Just recently started crushing my own and getting good efficiencies. Now, I did take into account the water absorbed that's why I said I collect about 3.5+ gals when draining after using 4.5+ strike water. I calculate the rest I need to get 6+ and its usually way less then my initial strike water amount.
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Old 04-19-2007, 01:34 PM   #6
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Quote:
Originally Posted by Lil' Sparky
Really, with 13 lbs of grain for a 5 gallon batch, if you want to get all the good stuff out you'll have to sparge more, end up w/ more pre-boil volume, and boil longer.

For example, Papazian's formula says 1 qt/lb mash + 2 qt/lb sparge. For 13 lbs of grain, that would be 3.25 gal, after absorbtion you're left with ~1.75 gal. The sparge volume would be 6.5 gallons for a total of 8.25 gal pre-boil. So shooting for 6-6.5 gal pre-boil is a little low if you want to fully sparge your grains.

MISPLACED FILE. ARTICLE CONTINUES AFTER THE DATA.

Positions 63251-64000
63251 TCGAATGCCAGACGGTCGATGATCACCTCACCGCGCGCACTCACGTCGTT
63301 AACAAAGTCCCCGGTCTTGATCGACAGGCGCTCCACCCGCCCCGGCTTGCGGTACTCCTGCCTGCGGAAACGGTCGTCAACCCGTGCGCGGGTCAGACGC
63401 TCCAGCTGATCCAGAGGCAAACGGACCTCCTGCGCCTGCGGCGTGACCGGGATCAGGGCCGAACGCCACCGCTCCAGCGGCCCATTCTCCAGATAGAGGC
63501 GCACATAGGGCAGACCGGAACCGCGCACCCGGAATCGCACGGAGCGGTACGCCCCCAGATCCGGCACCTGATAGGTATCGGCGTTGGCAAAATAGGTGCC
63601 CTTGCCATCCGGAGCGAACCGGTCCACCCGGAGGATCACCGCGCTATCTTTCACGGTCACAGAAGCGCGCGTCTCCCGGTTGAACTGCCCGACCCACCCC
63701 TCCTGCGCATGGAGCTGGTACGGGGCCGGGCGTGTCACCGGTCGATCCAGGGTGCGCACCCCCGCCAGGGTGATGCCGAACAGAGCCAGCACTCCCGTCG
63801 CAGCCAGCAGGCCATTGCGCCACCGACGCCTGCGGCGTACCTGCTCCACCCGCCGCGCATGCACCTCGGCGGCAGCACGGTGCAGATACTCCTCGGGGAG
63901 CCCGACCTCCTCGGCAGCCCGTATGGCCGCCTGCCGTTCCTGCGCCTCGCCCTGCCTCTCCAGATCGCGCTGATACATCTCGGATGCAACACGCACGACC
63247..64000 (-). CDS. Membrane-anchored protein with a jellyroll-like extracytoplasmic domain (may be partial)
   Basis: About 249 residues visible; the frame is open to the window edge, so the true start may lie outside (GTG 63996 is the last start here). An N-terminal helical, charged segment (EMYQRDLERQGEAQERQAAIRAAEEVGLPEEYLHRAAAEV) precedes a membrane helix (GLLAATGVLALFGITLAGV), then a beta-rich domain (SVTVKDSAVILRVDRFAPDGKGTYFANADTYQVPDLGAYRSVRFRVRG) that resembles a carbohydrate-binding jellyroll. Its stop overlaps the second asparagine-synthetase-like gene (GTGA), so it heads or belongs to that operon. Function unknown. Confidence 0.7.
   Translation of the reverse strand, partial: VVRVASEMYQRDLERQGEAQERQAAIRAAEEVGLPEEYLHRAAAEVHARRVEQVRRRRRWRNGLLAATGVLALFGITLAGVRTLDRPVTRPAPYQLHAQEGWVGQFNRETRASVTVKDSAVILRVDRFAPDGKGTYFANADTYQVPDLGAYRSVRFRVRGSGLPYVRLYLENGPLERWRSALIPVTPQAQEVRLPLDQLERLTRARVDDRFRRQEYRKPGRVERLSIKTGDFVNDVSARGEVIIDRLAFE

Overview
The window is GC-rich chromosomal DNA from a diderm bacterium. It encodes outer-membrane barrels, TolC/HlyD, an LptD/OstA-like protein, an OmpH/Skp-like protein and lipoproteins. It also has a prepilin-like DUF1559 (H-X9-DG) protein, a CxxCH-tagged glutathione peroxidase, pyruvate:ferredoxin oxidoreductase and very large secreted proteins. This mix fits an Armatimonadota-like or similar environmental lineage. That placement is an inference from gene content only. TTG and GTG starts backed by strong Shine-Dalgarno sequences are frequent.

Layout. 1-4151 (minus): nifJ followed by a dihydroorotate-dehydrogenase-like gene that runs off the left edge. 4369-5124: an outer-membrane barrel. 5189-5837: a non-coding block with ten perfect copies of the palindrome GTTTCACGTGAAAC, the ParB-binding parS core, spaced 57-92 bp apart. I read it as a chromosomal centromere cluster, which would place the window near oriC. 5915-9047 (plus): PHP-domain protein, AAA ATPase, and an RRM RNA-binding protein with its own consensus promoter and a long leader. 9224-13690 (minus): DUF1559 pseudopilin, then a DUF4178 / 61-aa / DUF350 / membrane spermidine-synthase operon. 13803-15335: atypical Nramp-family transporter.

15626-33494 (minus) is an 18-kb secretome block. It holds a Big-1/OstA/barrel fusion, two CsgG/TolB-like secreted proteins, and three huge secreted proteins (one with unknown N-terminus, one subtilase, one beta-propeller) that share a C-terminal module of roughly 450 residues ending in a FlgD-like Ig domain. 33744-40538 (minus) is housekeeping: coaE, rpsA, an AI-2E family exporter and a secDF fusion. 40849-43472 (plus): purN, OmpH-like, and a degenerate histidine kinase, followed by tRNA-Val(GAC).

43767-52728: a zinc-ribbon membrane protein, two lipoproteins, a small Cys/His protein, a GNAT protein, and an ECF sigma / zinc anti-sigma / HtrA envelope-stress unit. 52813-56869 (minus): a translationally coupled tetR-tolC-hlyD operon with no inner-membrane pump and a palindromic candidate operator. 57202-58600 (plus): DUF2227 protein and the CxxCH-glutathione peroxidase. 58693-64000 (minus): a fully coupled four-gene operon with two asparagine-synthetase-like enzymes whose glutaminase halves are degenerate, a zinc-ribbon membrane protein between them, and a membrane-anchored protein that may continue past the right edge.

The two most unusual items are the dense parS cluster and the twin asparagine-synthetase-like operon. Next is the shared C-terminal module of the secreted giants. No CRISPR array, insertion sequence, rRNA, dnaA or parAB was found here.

If you want to go this route but your kettle won't hold it, sparge until the kettle's full, and then sparge the rest into another container. Start your boil and add the rest of the wort as you have room. Just be careful and adjust your hop additions accordingly. If you want to stick to the same hop schedule, wait until all the wort has been added and you've got ~ 6.5 gal to start your 60 min clock.

Now, with all that said, if your kettle only holds that much and you don't feel like doing a 90+ min boil, stick to what you've got. The beer will turn out just fine even though you'll be leaving some goodness behind in the mash.
I've considered that route for sure, adding as some evaporates. I don't mind the long boil, but does 90+ minutes not effect the taste of your wort?? Seems like cooking it longer would adjust the flavor.